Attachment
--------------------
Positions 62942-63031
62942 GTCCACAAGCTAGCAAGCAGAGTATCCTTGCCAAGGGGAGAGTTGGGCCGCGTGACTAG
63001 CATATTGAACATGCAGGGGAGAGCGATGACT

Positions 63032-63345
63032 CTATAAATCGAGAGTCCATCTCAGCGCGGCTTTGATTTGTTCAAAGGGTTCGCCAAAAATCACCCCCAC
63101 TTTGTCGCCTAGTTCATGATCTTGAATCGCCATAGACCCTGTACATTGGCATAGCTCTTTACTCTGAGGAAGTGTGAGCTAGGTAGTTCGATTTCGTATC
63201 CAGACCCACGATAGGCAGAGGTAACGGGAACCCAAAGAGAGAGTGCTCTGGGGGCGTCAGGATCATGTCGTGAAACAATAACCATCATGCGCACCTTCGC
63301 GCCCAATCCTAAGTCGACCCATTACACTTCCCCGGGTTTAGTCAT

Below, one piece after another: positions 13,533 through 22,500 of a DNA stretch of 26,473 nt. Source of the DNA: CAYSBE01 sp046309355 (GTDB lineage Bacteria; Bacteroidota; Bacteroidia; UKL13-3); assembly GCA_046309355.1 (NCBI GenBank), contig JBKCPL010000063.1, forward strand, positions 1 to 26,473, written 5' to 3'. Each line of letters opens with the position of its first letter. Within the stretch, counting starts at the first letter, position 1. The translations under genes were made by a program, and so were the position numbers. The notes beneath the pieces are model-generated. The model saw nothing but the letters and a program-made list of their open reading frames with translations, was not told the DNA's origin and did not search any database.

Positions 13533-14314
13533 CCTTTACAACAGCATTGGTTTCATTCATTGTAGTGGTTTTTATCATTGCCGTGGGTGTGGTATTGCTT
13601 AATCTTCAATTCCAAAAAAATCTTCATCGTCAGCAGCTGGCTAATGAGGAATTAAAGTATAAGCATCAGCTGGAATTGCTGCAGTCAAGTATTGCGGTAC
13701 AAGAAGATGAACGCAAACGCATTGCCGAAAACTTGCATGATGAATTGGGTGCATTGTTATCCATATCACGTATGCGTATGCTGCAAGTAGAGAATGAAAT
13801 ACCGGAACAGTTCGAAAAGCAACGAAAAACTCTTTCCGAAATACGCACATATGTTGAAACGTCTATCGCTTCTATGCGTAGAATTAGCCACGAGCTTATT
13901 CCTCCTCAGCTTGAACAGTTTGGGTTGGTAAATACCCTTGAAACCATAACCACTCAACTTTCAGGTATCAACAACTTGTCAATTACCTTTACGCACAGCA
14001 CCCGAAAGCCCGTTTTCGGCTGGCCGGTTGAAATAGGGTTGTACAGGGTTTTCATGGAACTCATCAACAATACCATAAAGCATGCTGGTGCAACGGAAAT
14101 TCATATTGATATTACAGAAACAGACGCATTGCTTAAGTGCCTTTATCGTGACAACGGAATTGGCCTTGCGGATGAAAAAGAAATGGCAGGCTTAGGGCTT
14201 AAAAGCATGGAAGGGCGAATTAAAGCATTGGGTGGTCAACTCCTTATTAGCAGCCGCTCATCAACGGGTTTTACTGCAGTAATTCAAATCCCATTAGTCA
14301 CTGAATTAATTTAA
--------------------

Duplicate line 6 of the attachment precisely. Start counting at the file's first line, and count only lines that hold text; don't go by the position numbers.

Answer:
63101 TTTGTCGCCTAGTTCATGATCTTGAATCGCCATAGACCCTGTACATTGGCATAGCTCTTTACTCTGAGGAAGTGTGAGCTAGGTAGTTCGATTTCGTATC